April, I will tip toe back in.
This is my opinion, and please understand that I'm on the same road you are. But I do think I'm getting a handle on it. I was and am in the same position as you are, struggling to understand what I was aiming for.
Of course, you aim for what is right for the horse. So what I aim for with Cisco is not the same as what I aim for with Tam, because they are very different horses. Not just in build, which will dictate how easily they can collect (given they are both healthy, fit and relaxed) but also in their own desire to be collected.
Because we are working without force, without bits, and sometimes with nothing on the head at all, "desire" becomes all the more important. Natural ability is important. Many horses here have it...from ponies to drafts. They show it in play, so you know they have the ability. The desire, is not only the desire to express themselves, but to do so at the behest of a human. That is, how much they enjoy the interaction with people.
With that out of the way, then you have to look at horses that are collected. Which ones are collected? Nevzorov's horses are collected for Haute Ecole work. Personally, I don't think they bend as well as they could, but for strictly Haute Ecole work, they don't have to (I'm guessing here) in the same way as a horse who must do a lot of circles. Most of the movements require them to be fairly straight. Competitive dressage horses are collected for the modern version of dressage. My personal opinion NOW, is that they suck at it, but it's still better than I can get right now! So anyway, they are collected to a degree. In the minds of their riders, there is no question. They are collected.
So it comes down to who you ask. Nevzorov's horses are collected. Walter Zettl's horses are collected (the higher level ones). Nuno's horses are collected. There is a different degree of collection required for dressage movements (the kind we know today), than for Haute Ecole horses. But both, if properly trained, are collected.
The higher level horses you see on the Walter Zettl videos are slightly better collected that you will see at the Olympics IN MY OPINION. But most of them are also in training. The horse you see in the fourth part, just learning to piaffe (? I think?) is about the best in the whole series. He gets under himself more than you will likely ever see at the olympics. But again. Ask MR. Zettl, and he'll say the horse is collected. Well, he's right. The horse is. Again, in modern dressage terms, but with a bit more influence from "classical" dressage because that is Mr. Zettl's aim.
So if your goal is Haute Ecole, then you have to ask yourself if you prefer to just aim for the top and work toward Haute Ecole movements, or if you are more like me and just wish to see if you can have it all...the forward movements, the wonderful bend, the loose back and hips - dressage (only done better than Olympians! LOL! ...THEN Haute Ecole movements later on when the horse is his strongest and of an age to be able to take "to the air". I don't want much.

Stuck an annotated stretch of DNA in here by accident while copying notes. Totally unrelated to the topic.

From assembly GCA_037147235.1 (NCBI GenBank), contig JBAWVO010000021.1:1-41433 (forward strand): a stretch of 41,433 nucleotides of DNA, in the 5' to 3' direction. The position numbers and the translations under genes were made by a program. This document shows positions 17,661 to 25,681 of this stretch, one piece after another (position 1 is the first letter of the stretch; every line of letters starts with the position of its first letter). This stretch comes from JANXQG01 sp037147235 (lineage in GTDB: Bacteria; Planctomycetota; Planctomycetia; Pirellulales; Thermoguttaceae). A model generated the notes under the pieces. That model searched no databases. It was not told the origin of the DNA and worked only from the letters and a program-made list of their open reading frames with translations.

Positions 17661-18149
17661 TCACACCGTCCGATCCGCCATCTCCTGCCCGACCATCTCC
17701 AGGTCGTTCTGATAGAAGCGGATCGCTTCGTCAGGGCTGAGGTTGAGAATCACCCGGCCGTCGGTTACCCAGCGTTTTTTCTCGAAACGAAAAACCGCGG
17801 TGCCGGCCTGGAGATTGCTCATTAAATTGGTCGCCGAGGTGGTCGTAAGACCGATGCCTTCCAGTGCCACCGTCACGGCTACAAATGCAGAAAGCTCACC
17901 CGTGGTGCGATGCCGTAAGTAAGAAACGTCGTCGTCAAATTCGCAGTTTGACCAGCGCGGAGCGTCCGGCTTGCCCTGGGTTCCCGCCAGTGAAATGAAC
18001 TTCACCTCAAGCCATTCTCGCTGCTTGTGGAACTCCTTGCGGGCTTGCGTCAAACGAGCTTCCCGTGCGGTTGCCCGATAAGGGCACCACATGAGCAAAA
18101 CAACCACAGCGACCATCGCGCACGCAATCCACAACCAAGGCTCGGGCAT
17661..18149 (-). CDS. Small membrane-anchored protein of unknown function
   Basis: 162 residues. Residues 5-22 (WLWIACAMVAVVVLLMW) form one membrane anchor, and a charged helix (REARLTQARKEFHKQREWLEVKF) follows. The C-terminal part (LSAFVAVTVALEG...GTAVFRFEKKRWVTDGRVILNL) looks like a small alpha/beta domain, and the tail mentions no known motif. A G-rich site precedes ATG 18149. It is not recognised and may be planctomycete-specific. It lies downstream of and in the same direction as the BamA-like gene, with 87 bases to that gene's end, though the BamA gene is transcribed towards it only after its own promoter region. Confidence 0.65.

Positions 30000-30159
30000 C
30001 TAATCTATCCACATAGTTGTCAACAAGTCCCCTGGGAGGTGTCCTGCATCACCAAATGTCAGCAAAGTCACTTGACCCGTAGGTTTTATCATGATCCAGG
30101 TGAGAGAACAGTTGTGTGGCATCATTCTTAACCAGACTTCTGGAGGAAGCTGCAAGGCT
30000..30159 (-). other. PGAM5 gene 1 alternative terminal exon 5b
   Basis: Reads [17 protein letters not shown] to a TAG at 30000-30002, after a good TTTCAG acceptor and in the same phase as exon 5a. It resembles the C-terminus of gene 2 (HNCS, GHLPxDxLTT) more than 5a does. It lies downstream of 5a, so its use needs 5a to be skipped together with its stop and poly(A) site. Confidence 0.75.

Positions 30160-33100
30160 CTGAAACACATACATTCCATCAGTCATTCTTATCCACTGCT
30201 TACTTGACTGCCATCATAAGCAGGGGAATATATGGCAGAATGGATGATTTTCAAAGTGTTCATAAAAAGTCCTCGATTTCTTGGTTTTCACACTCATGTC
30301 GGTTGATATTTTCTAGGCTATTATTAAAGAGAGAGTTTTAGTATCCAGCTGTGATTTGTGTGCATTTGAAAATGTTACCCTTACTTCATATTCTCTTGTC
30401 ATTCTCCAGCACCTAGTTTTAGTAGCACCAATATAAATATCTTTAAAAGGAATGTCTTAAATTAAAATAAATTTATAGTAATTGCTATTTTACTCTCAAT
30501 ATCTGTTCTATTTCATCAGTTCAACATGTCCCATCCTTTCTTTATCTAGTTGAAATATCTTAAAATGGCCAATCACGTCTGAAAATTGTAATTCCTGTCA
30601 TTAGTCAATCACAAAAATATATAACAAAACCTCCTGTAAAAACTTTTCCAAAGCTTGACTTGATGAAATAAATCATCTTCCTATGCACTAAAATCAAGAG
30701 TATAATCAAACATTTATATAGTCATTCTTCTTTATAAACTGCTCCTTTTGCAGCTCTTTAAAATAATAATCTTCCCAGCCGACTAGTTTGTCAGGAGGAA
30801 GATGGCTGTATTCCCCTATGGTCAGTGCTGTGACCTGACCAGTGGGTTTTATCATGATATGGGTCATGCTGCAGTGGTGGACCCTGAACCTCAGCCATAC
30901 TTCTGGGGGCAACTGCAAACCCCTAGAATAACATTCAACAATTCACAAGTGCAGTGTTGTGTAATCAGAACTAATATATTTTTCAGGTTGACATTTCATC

Oh, maybe to be able to do Garrocha bridleless too. And Spanish reining (without the reins) or spanish dressage.
Breeds or build of horses? I don't suppose it's a coincidence that most of the horses you see doing Haute Ecole are Spanish, or similarly built. But I've seen other breeds do it as well in books and videos. Again, it comes down to the horse's suitablity (physically and mentally), and that suitablity is determined by people who have generations more experience than I do.
But my point is, that the answer to "what is collection" is dependent entirely on who you ask. So this is what I have done: I have depended a great deal on photographs or videos of horses doing what I want to do. Then I ask myself if I can figure out how to duplicate it without any direct instruction. My biggest question concerned the poll. Somewhere here is a discussion a bout it. Not just the level of the poll, but the release of it. I couldn't wrap my head around whether or not a poll could be relaxed without a bridle supporting the horse's head. Now I know. Yes, it can. I have a friend/trainer who helps me with these types of questions, who is kind enough to wrap his head around the topic from a bridleless perspective, and patiently explain it fifteen different ways until I finally understand.
But I am comfortable in "learning as I go". I know a little now, and by the time I get further along in Tam's training, I hope to know enough to help him go that much farther. Maybe then I'll be a bit more qualified to hold an opinion.
But I don't think you will find a pat answer. Pick your favorite horseman and study the photos. That is basically what I do. I think this is rather like asking someone "what is beauty".